• Engaging a planning group that is as diverse as possible
  • Carefully considering the context(s) of data collection so benchmarks are relevant
  • Using actual data to set realistic targets that can show real, rather than idealized change
  • Making sure that the people leading an initiative learn from their target recipients and audiences directly

To dig deeper into measurement approaches, here are some examples of measurement of accessibility/disability inclusion (e.g., built environment, education, employment, and public transportation and transportation infrastructure highlighted):

Barriers and Facilitators to Include Education as Reported by Students with Physical Disabilities and Their Parents

The Perspective of Children and Youth: How Different Stakeholders Identify Architectural Barriers in Schools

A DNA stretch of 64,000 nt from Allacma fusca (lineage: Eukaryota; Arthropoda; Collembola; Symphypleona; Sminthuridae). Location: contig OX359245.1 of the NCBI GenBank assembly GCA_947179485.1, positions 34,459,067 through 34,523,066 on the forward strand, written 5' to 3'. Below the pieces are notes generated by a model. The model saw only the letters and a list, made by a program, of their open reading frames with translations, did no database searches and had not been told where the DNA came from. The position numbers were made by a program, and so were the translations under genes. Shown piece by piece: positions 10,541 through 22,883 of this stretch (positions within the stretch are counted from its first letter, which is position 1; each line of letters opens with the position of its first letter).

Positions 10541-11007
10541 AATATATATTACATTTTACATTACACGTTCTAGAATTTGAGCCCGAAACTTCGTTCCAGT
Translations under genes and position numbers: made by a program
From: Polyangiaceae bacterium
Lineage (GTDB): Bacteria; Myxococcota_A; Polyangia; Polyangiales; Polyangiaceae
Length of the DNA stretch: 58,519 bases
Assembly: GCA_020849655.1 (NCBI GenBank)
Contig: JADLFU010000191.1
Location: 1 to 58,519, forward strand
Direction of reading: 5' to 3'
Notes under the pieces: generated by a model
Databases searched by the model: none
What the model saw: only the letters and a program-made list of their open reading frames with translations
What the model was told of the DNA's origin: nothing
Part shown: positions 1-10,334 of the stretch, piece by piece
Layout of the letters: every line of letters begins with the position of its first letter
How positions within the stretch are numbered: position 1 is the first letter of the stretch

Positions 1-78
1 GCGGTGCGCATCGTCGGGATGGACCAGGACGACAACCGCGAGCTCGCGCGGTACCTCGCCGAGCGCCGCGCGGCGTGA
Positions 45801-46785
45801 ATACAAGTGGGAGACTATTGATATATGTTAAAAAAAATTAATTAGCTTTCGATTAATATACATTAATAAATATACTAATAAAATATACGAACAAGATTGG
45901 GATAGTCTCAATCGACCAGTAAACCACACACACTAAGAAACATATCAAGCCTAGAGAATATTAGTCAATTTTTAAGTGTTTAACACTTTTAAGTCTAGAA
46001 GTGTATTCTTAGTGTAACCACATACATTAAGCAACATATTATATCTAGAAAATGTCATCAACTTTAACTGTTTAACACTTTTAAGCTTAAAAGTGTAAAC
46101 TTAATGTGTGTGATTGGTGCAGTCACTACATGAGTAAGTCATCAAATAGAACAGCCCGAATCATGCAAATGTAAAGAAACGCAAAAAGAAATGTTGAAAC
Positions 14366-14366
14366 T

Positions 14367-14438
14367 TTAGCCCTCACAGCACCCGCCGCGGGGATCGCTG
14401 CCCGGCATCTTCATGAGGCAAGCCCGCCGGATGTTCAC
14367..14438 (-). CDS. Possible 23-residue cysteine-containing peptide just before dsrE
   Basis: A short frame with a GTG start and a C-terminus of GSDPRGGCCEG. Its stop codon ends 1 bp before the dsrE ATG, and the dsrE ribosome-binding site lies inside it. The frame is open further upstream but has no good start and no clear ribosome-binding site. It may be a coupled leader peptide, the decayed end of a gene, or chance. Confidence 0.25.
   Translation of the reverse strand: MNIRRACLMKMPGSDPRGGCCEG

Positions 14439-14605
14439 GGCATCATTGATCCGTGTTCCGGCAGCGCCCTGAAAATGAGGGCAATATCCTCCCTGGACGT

School Inclusion: A Multidimensional Framework and Links with Outcomes Among Urban Youth With Disabilities

Environmental Factors Item Development for Persons with Stroke, Traumatic Brain Injury, and Spinal Cord Injury

Toward Universal Mobility: Charting a Path to Improve Transportation Accessibility

A Chain is Only as Strong as Its Weakest Link Investigating Pedestrian Barriers to Transit Access

Have you been involved in an evaluation of disability accessibility and/or inclusion and have lessons learned to share? Drop us a line! contact@inciter.io.

Jill Scheibler
jill@inciter.io

Jill is a Senior Research Analyst at Inciter. She received her PhD in Human Services Psychology - Community Psychology from University of Maryland, Baltimore County. She specializes in qualitative data collection and analysis, evaluation design, smash faced dogs, and coffee.

1 Comment
  • Betsy Granek
    Reply

    Great article.

    July 23, 2020 at 10:08 am